In addition, as confidence grows, the Z 5 offers the ability to effortlessly switch between its various automatic creative modes to manual mode. It also has 20 creative picture controls as well as advanced features like focus shift shooting and multiple exposure mode. Here, users can compose unique images, produce extraordinary depth of field, or combine several shots and layer images on top of each other in-camera.
What’s more, video features include 4K UHD/30p or Full HD 1080/60p (full-frame) recording using the camera’s PDAF system. The system is fully customizable to fit any production style. Plus, in-camera VR and electronic VR combat shake when shooting video; and users get the added benefit of focus peaking and the ability to capture stills while recording.
In addition to the traditional interval timer and in-camera time-lapse modes, the Z 5 adopts a new time-lapse movie mode. Subsequently, it provides users with the best of both worlds for more streamlined moviemaking; they have the ability to use images from interval timer mode and create a time-lapse in-camera.
Additional features include a hot shoe for use with Nikon’s Speedlight wireless lighting system; SnapBridge with built-in Wi-Fi and Bluetooth connectivity; two UHS-II SD card slots for overflow, backup or separating RAW and JPEG photos; and a weather-sealed exterior.
Powered by the new EN-EL15c battery, the Z 5 also offers an improvement in the number of shots per charge. Moreover, it is the first Nikon camera to enable constant power through the USB port, even with select portable USB power banks. For added power and grip, the camera supports the MB-N10 hot-swappable battery pack.
Finally, in addition to using Nikon Z lenses, the Z 5 can utilize the vast selection of traditional F-mount Nikkor lenses via the Mount Adapter FTZ. These lenses will also gain the benefits of in-body stabilization.
The Nikon Z 5 will reach retail in August in several configurations: body only for a suggested retail price (SRP) of $1,399.95; in a one-lens kit with the Nikkor Z 24–50mm f/4–6.3, $1,699.95; and in one-lens kit with the Nikkor Z 24–200mm f/4–6.3 VR lens, $2,199.95.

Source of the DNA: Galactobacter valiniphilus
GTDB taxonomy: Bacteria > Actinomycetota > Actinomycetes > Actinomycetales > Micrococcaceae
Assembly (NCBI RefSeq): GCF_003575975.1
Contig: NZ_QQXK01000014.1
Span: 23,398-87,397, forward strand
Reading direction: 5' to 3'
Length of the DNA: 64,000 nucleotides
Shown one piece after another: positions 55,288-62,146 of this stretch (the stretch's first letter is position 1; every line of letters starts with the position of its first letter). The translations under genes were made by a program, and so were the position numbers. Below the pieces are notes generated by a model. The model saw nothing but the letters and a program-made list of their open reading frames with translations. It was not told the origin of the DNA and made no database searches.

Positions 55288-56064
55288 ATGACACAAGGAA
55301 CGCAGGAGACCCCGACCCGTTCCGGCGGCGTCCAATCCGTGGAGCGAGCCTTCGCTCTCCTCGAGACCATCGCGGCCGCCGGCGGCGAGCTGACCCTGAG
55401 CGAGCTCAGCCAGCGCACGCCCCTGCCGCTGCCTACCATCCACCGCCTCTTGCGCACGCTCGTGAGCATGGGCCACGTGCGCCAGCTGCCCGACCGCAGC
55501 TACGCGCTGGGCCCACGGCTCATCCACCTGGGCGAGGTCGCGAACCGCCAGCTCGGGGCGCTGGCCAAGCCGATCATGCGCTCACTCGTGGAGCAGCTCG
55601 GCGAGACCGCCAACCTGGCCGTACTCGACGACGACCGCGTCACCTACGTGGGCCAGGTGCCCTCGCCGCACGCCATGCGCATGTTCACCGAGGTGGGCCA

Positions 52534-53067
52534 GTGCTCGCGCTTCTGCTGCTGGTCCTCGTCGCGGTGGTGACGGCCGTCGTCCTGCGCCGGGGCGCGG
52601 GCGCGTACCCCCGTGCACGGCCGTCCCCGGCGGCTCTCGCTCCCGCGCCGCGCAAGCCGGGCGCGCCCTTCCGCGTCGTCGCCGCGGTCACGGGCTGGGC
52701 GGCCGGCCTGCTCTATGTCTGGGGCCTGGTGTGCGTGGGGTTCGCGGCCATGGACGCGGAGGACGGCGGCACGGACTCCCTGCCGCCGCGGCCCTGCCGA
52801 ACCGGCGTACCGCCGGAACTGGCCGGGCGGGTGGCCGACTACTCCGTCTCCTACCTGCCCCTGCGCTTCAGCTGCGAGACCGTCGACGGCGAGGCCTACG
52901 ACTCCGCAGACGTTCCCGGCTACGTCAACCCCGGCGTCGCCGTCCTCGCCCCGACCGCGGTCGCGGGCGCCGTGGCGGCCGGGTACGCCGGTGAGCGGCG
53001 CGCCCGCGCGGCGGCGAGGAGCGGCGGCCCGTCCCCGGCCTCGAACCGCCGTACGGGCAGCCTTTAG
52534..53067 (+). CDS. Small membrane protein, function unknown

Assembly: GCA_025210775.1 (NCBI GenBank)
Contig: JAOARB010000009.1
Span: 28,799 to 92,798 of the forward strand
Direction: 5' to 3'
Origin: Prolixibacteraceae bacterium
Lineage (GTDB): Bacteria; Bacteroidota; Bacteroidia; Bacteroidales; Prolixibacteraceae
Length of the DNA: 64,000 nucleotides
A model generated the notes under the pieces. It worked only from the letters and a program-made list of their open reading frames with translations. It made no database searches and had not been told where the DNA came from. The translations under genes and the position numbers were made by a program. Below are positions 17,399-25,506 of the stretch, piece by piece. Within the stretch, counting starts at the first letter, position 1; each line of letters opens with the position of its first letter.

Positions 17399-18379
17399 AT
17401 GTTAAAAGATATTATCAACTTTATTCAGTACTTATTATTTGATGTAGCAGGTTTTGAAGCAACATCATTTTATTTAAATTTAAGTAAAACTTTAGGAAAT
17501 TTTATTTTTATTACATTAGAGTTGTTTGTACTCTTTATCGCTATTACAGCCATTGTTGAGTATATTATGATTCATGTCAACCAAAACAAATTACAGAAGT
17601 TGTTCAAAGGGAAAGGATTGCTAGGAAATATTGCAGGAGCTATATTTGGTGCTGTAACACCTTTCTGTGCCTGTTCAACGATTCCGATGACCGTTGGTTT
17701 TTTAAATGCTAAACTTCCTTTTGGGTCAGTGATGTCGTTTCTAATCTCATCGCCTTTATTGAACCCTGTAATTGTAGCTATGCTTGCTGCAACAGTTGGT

New Nikkor Z Optics
Nikkor Z 24–50mm f/4–6.3 Lens
This is the shortest, lightest and most affordable full-frame zoom lens in the Nikkor Z lineup. For on-the-go creators, the 24–50mm lens is versatile enough to capture vast landscapes and cityscapes as well as street photography and portraits.
Optically designed to take advantage of the wide Z mount, the lens delivers sharpness across the entire frame. Moreover, it is less than three inches long when retracted, making it a compact solution for lightweight travel and street photography.
Photographers can purchase the Nikkor Z 24–50mm f/4–6.3 separately for $399.95. It will also have August availability.
For those who need more telephoto reach in their kit, Nikon added the Z teleconverters TC-1.4X ($549.95) and TC-2.0X ($599.95). They bring 1.4x and
Nikon says the “lightweight teleconverters are great tools for those photographing sports, wildlife and aviation, reducing the need to crop images and allowing for tighter compositions with maximum resolution.”
The TC-1.4X and TC-2.0X teleconverters also minimize lens aberrations. And they do so while retaining focusing speed, VR functionality and minimum focusing distance.
Another advantage is that they allow Nikon Z cameras to retain functionality on all focus points up to f/11.
In addition, the teleconverters have a fluorine coating on the front and rear elements to resist dirt and smudges.
They also boast weather-sealed bodies to protect against the elements.